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Patching old E-Blade Eyes and Stripped Threaded Holes
A customer sent in a DYE MiniCocker body and swing trigger frame, all of which had several
damaged or extraneous holes. The first one in the queue was the rear grip-frame screw hole,
which had for some reason been drilled oversize, and then "sleeved" with JB Weld.
The hole had already been drilled to nearly 5/16", so I was forced to step
up to the next common size, and drilled and tapped it to 3/8"-24.
I turned up a threaded plug in the lathe out of solid aluminum rod, and screwed it into
place with a healthy dose of red LocTite. This is one of the very few times you should
use red on a paintball gun- on parts that are intended to be permanently installed.
After a few minutes to cure, I sawed down the shank and very carefully
milled the stub completely flush with the top of the frame.
I measured and marked the hole to be sure it was properly located, and drilled
it fresh. You can see how the previous drill-out was somehow done off-center.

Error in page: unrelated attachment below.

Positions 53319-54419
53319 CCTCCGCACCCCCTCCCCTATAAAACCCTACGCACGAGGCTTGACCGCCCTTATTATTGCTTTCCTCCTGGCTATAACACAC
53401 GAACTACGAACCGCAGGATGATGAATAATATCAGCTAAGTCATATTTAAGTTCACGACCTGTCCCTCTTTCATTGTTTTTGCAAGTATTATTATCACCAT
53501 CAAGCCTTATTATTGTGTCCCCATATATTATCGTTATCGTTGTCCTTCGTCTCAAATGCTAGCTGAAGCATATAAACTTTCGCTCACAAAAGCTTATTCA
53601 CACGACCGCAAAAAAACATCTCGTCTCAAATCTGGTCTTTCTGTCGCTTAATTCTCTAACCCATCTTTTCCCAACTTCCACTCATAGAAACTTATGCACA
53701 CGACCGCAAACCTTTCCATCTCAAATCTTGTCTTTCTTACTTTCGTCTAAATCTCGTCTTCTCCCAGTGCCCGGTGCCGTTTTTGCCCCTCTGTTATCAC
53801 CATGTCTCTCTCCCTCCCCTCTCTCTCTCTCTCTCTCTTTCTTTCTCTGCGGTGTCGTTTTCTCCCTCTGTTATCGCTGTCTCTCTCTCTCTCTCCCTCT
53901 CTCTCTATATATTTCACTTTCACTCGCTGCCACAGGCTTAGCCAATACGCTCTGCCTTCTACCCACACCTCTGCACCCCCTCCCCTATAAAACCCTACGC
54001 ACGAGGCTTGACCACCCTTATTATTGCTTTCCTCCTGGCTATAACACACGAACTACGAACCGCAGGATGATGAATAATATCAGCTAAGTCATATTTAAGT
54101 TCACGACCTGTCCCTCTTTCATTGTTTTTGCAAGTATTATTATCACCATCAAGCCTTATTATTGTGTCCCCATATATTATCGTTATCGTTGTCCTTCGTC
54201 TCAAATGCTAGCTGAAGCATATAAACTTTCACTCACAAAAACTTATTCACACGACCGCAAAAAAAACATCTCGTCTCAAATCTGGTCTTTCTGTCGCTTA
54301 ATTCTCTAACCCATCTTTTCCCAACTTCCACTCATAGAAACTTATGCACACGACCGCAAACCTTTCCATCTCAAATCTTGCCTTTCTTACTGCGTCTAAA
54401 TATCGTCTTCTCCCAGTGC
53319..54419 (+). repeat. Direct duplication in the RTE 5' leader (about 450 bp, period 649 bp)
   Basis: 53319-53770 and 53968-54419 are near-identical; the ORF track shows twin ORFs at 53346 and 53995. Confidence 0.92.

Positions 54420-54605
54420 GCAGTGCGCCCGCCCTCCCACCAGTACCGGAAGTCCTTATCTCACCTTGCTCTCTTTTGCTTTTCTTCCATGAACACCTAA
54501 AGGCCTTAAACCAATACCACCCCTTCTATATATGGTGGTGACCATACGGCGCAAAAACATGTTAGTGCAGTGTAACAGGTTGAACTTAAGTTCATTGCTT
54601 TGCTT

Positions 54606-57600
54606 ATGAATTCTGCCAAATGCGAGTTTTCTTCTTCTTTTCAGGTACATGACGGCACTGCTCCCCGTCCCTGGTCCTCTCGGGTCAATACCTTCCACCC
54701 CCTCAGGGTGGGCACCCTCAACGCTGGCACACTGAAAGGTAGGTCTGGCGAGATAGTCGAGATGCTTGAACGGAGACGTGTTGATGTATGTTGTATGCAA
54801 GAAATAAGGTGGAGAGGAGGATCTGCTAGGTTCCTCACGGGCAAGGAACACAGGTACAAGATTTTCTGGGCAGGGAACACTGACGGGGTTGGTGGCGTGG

The frame was re-set in the vise and the underside portion gently milled down,
then carefully filed to closely match the shape of the frame. One down!
As is common on 'Cockers, the beavertail hole in the body was also stripped out.
This one I drilled to 1/4"-28, plugged in the same manner, and redrilled back to 10-32.
The body also had the ubiquitous and no-longer-necessary holes for the old Eclipse E-Blade eye.
The upper one was already tapped to 4-40, so I tapped the lower one to 10-32.
Two more quick plugs in the lathe and a bit more red Loctite corks those nicely.
Once milled smooth, carefully filed and lightly sanded, they almost disappear.
At some point in the marker's history, a previous owner had drilled the original backblock to
accept more conventional pin-retained bolts, instead of the original DYE twist-lock bolt.
apparently had a bit of a control issue with his Dremel. :)
These were a bit tricker due to the non-square surface I was dealing with, but I was able to
tap these out to 3/8"-24 as well, turn up a couple of plugs, and patch them up solidly.
To blend the patch into the "scallop", I milled it down somewhat with a ball-end mill, the very gently
dressed it the rest of the way down with a Dremel. Followed by some careful file work and
some sandpaper, the fix is nearly invisible. Once polished and anodized it'll look great!
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Information contained in
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purposes only. Our methods are not always the best,
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Keep your fingers away from the spinny blades o' death and you should
be all right.